The writing process fascinates me and I love interviewing authors about their books. Today I’m delighted to welcome Vivien Brown, author of Lily Alone, to Linda’s Book Bag. Vivien kindly gives me an insight into how and why she writes, in my latest author interview.
Published by Harper Impulse, Lily Alone is available for purchase here.
What sort of mother would leave her all alone… a gripping and heart-wrenching domestic drama that won’t let you go.
Lily, who is almost three years old, wakes up alone at home with only her cuddly toy for company. She is afraid of the dark, can’t use the phone, and has been told never to open the door to strangers.
But why is Lily alone and why isn’t there anyone who can help her? What about the lonely old woman in the flat upstairs who wonders at the cries from the floor below? Or the grandmother who no longer sees Lily since her parents split up?
All the while a young woman lies in a coma in hospital – no one knows her name or who she is, but in her silent dreams, a little girl is crying for her mummy… and for Lily, time is running out.
An Interview with Vivien Brown
Welcome to Linda’s Book Bag, Vivien. Thank you so much for agreeing to answer some questions on my blog about your writing and Lily Alone in particular. Firstly, please could you tell me a little about yourself?
I have always loved working with words, rather than numbers. When I left school, a job as an author seemed like nothing but a pipe dream and was never a serious option, and ironically I ended up working first in a bank and then in a council accountancy department, so for a while numbers were definitely winning! It was only when I took a break having given birth to twins that I started to write in earnest. I then made a major career change, working with other people’s children as well as my own, originally as a registered childminder and then in libraries and children’s centres, promoting reading to the under-fives. In my spare time I was sending short stories to magazines and had a go at a first novel. My day to day involvement with young children and their (quite often young single) parents was a huge asset while I was writing Lily Alone. Nowadays my girls are grown-up, I have a new marriage, a beautiful granddaughter and two cats, who all help to make my life complete.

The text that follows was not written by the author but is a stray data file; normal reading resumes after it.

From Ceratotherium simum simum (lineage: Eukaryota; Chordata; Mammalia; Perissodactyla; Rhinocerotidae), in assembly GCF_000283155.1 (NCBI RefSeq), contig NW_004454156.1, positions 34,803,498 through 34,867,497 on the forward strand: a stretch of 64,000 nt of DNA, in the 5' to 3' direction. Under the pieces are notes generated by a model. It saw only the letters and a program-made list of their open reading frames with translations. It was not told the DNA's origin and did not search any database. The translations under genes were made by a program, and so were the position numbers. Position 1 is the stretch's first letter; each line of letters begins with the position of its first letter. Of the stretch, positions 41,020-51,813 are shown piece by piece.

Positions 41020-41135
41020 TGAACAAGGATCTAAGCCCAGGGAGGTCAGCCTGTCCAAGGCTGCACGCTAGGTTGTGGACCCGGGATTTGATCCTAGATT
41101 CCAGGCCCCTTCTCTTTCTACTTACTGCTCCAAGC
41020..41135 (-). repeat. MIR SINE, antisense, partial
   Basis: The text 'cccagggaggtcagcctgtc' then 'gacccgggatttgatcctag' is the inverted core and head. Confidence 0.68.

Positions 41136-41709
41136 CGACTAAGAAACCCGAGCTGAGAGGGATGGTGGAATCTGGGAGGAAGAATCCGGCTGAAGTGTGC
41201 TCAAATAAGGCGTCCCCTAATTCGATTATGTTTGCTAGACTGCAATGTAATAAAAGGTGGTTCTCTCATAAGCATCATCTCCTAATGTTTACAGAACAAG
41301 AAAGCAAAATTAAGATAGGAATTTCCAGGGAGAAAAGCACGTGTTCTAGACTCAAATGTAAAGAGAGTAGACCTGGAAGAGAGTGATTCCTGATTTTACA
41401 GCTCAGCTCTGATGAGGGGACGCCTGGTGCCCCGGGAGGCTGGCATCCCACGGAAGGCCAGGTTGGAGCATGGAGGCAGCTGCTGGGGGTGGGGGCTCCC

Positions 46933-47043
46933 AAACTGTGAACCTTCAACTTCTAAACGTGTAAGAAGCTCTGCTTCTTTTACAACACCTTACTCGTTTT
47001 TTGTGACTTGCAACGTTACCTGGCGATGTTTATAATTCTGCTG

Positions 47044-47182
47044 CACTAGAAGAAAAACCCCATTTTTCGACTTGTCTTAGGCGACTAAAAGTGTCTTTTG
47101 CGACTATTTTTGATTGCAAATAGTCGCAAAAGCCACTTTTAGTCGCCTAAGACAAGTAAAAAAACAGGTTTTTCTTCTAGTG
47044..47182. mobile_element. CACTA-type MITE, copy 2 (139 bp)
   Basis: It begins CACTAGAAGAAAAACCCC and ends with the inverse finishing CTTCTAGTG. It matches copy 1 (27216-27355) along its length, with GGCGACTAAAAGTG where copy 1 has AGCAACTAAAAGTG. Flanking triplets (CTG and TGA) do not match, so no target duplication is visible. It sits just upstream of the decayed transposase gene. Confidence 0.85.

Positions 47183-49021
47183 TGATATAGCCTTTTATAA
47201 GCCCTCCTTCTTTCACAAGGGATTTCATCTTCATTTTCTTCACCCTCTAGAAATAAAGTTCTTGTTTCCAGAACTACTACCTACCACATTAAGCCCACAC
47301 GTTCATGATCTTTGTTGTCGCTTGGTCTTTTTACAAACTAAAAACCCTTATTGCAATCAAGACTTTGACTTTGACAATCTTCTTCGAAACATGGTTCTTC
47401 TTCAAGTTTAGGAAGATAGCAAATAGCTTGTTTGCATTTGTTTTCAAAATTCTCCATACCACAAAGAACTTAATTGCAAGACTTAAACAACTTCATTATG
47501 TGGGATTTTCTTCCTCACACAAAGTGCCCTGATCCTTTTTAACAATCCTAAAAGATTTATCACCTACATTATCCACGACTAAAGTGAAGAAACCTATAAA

Why do you write?
I always have, and always will. For fun or for money… it makes no difference. I love doing it and can’t imagine a time when I will ever stop.
When did you realise you were going to be a writer?
Probably when I sold my first story to Woman’s Weekly and realised that others might actually enjoy reading what I wrote, and be willing to pay for it!
What are your writing routines and where do you do most of your writing?
When I was going out to work, I got into the habit of writing after 9 a night, to fit in with family routines, often staying up until the early hours. Now that I am an at-home writer, I don’t tend to stick to a routine at all. I can write when the fancy takes me, except when I have a deadline to meet when it becomes a much more frantic and full-time thing. I have a study upstairs, looking over the garden, with all my writing needs around me, and only come out for food!
I know your life has been heavily involved in promoting reading. How has this love of reading impacted on you as a writer?
In my working life, I was running library storytime sessions every week and giving talks to parents about the importance of reading to their children. I was also heavily involved in gifting the national Bookstart scheme, whereby all babies and toddlers receive free packs of books, and I was on the book selection panel one year. I soon became very aware of which stories captured kids’ imaginations and become lifelong favourites, and which failed to hit the mark, so I started reviewing children’s books and writing regular articles for nursery and childcare magazines. I wrote a few funny children’s poems which were published in school anthologies too. I think the elements that make a story work are the same in adult and children’s fiction – strong characters, a good sense of place, a compelling storyline, a satisfying ending, and something to either laugh, cry or care about.